>From: Claudio Crow <[log in to unmask]>
>My point thus is: if the Germans - another indo-european people - have a
>form of Shamanism recognized by Mircea Eliade as such, why wouldn't the
>Celts - any Celts?
The article by Alice Kehoe that I cited specifically criticizes Eliade's
definition of shamanism. I would say that his definition is too broad to be
useful--it brushes over the cultural specifics that make shamanism what it
is in the original cultures. Kehoe's criticisms are more specific and
cutting. For example, she quotes David Holmberg (Holmberg, David H. 1989
Order in Paradox: Myth, Ritual and Exchange among Nepal's Tamang. Ithaca:
Cornell University Press.:144-145) as saying that:
"Although a rich ethnographic literature is subsumed under the term
shamanism, shamanism remains intractable as an object of general study, in
part because disparate practices have been disassociated from larger
cultural contexts and linked to universal motivations .... [The]
reconstruction of shamanism as an isolate appears as an anthropological
illusion ... historically comparable to totemism, the reality of which
lies as much in anthropological conceptualizing as in ethnographic
I'd also suggest that Germanic/Norse practices show a good bit of adoption
from the practices of neighboring Saami or Finno-Ugric peoples so to
describe *those elements* as "shamanic" would be consistent with the use of
the term "shamanic" in the restricted sense advocated by Kehoe. To the best
of my knowledge, one does not find *proof* of similar adoption/adaptation
among Celtic-speaking groups.
>The Indo-european thread is a very interesting one to follow, for some
>writers tend to agree that the basic tenets of Siberain Shamanism came from
>North-Western India - the very same area where we have the intriguing
>figure of Pashupati (literally, the Lord of the Beasts), a proto-Çivaic
>male detiy in many aspects similar to the European figure better known as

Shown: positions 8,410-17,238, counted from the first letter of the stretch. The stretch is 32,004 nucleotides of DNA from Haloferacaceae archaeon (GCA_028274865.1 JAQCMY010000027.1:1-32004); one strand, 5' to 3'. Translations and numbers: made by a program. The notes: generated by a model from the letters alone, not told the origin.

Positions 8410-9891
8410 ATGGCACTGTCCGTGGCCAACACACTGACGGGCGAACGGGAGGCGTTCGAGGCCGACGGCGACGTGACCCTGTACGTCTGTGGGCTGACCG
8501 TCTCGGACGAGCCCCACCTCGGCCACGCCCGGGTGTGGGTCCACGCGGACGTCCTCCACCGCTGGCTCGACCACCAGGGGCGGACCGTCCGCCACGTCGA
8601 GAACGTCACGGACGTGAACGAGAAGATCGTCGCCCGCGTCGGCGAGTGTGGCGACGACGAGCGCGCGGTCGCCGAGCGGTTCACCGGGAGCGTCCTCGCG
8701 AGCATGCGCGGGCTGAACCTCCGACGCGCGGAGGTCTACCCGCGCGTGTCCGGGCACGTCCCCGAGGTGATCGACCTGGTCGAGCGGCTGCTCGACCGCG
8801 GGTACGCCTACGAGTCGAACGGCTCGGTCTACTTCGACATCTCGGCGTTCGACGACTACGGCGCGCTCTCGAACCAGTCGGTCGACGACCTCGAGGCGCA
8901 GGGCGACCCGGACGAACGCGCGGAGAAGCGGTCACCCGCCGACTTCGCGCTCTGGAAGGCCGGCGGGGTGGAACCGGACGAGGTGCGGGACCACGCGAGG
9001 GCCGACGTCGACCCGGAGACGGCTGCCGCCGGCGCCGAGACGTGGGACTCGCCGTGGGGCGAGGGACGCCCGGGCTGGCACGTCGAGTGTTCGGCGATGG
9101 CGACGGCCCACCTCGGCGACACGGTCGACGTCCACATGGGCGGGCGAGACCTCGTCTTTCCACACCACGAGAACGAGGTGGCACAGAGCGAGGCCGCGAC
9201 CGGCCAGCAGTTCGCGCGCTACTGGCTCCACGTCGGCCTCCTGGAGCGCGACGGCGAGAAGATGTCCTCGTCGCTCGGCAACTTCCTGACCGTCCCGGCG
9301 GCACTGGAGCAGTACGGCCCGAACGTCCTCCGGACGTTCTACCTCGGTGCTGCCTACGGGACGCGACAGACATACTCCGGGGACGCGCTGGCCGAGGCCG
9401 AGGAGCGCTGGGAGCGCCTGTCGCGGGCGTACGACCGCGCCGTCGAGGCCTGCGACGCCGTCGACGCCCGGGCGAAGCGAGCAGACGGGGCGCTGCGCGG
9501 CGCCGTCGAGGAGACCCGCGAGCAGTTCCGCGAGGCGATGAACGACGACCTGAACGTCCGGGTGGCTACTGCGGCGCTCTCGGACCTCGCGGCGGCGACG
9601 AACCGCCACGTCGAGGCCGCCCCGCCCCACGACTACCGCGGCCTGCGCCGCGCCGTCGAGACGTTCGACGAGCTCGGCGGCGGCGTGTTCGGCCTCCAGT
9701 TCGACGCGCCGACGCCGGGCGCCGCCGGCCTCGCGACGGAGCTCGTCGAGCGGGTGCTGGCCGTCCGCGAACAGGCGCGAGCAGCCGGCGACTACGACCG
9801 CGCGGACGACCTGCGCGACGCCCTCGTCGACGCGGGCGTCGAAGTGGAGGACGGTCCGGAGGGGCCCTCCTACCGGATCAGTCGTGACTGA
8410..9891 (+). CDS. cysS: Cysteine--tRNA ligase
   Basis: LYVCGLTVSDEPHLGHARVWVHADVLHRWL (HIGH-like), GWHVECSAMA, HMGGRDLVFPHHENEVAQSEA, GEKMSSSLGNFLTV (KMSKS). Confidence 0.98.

>Cernunnos, so identified with the Celts. Apparently, due to the same
>Indo-european roots, both branches (in Mohenjo-daro and in Europe)
>developed very similar deities and concepts. Why shouldn't "shamanic"
>principles be shared likewise?
The way I see it, either you acknowledge the differences that make cultures
distinct at the point they become identifiable as specific cultures or you
smoosh them all together because *ultimately* they come from the same roots.
There may have been practices in the origins of I-E culture (about which one
might speculate that they were once comparable to the practices of Siberian
shamans in the historical period. However, we are not comparing proto-IEs
with modern Siberians. What we know about Celtic-speaking people in the
historical period suggests distinctly different cultures from the Siberian,
etc. peoples. So, while the ancestors of the Celts--and other IEs--might
have been shamanic, the Celts, as we know them, were not.
I would disagree that the presence of such a figure *makes* a culture
shamanic. One could also suggest that the "lord of the beasts" figure which
is so frequently cited as idispensable to the definition of shamanism is (1)
not so vital or omnipresent and/or (2) is found so early on that it is
common to many European cultures without being part of the shamanic complex
Get your FREE download of MSN Explorer at http://explorer.msn.com/intl.asp.